We have produced foods containing some of these suspect ingredients for thirty years. Not because we are unaware of the bad press regarding them, but because of the science and millennia of experience proving their benefits. Tens of thousands of humans and animals have consumed our products through multiple generations for decades. The results have been health, not disease. But that does not deter those on an evangelical mission to rid foods of their particular favorite demon toxins. For those consumed by a belief, reason and facts do not matter.
It is important to note that toxins are not just man made. Natural foods, all natural foods, contain toxins. Carrots have carototoxin, potatoes have solanine, tapioca has hydrogen cyanide, grains and legumes have anti-enzymes... there are tens of thousands of such toxins in plants. This is the means by which plants inhibit competing plants and ward off insects and infectious agents. Since plants have no ability to run away, they develop extensive poisonous arsenals. Most of these toxins are either neutralized during processing, by combination with other ingredients, or by the body's defense mechanisms.
Many ingredients people are concerned about have been consumed for thousands of years. An argument never defeats direct experience. So the burden is on the toxin enthusiast to prove claims that foods thousands of years old are now all of a sudden toxic... and a research report without proper controls making it relevant to real feeding patterns, or results from laboratory animals of a different species on huge dosages, does not qualify.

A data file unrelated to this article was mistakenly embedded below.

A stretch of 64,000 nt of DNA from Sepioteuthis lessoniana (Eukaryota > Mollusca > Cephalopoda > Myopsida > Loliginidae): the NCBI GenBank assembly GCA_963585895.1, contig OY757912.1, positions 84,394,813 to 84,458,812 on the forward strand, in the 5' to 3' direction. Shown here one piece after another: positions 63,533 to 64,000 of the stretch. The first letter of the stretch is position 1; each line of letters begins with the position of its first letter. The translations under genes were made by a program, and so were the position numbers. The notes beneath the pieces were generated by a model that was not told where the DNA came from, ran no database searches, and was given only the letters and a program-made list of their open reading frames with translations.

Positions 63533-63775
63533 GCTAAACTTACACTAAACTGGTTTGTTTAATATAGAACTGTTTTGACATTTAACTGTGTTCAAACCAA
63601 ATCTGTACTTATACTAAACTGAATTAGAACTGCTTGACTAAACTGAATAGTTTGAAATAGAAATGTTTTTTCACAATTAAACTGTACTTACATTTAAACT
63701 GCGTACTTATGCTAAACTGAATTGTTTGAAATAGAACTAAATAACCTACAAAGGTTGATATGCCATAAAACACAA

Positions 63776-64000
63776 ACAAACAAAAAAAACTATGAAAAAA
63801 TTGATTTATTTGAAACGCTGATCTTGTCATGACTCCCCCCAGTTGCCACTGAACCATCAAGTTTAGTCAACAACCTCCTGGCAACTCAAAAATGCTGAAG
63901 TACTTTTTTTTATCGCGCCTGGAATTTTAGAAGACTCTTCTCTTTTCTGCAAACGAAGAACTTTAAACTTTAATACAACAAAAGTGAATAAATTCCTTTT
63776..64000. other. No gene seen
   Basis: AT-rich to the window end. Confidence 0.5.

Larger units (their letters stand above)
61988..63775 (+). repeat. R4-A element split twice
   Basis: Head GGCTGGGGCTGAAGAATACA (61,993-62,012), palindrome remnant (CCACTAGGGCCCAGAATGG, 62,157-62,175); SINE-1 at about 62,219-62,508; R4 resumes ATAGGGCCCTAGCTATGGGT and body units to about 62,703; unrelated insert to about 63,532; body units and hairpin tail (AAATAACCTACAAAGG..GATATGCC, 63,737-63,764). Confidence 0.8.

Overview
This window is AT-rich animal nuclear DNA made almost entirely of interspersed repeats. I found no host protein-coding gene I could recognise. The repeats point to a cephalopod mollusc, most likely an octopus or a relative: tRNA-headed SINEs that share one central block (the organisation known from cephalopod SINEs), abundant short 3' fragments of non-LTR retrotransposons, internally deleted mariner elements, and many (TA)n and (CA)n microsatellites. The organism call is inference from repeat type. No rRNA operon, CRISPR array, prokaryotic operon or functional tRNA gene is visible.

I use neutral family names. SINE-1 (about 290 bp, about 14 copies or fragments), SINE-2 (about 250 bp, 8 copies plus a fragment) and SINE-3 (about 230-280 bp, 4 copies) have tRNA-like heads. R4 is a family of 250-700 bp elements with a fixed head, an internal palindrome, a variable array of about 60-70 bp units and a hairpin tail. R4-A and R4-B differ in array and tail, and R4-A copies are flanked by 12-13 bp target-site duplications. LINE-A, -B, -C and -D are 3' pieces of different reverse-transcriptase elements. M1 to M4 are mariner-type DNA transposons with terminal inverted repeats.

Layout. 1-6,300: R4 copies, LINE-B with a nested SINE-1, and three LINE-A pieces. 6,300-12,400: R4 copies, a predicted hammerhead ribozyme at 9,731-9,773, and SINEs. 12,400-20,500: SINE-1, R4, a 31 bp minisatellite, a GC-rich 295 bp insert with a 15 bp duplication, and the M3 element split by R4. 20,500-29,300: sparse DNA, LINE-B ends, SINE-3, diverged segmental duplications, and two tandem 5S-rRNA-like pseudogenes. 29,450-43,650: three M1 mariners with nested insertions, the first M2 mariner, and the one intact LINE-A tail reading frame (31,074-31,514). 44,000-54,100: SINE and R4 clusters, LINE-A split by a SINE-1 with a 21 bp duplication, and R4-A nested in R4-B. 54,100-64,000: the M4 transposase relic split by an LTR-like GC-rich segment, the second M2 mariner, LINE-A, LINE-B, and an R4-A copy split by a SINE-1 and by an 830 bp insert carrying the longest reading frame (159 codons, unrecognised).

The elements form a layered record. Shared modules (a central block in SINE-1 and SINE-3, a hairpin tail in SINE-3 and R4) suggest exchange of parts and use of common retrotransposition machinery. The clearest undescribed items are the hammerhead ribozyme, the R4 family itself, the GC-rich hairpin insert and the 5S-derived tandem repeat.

Proof of toxicity of commercial foods would have to be properly scientifically controlled, account for the variety of ingredients used in the formulations, and the way they are processed. A toxin does not exist in isolation within a processed food, but in complex with a variety of other factors that influence its toxicity.
Foods in variety and rotation, including fresh foods, intelligent supplements, and periodic fasting can nix the effects of toxins found in any particular ingredient. Such wise eating/feeding allows the body a rest from any one toxin, and time for detoxification and recuperation.
Occasionally there is a toxin introduced into foods that brings identifiable harm. Melamine, a toxic protein substitute used by Chinese ingredient suppliers, and found in both human and animal foods, is a recent example. But that is different from the natural toxins that have been a part of foods since time's beginnings, and from other ingredients such as vitamins that have been used for over a century with great benefit, not harm.
We can dream of a pristine world in which no toxins exist. But that is not our world. Nor would it be ideal, since exposure to toxins, much like a vaccine, trains the body to cope with inevitable adversity. Attempting to achieve health by finding the one perfect food that has no potential toxins is more dangerous than the ubiquitous toxins. It leads people into the practice of seeking and feeding a supposed ideal food meal after meal, which, getting back to the dose-makes-the poison principle, makes the ideal food itself a potential poison.
It is so much wiser to feed as nature intended and to trust the body's ability to do as it is designed.
Word: pristine [pris-teen, pri-steen]
1. having its original purity; uncorrupted or unsullied.
2. of or pertaining to the earliest period or state; primitive.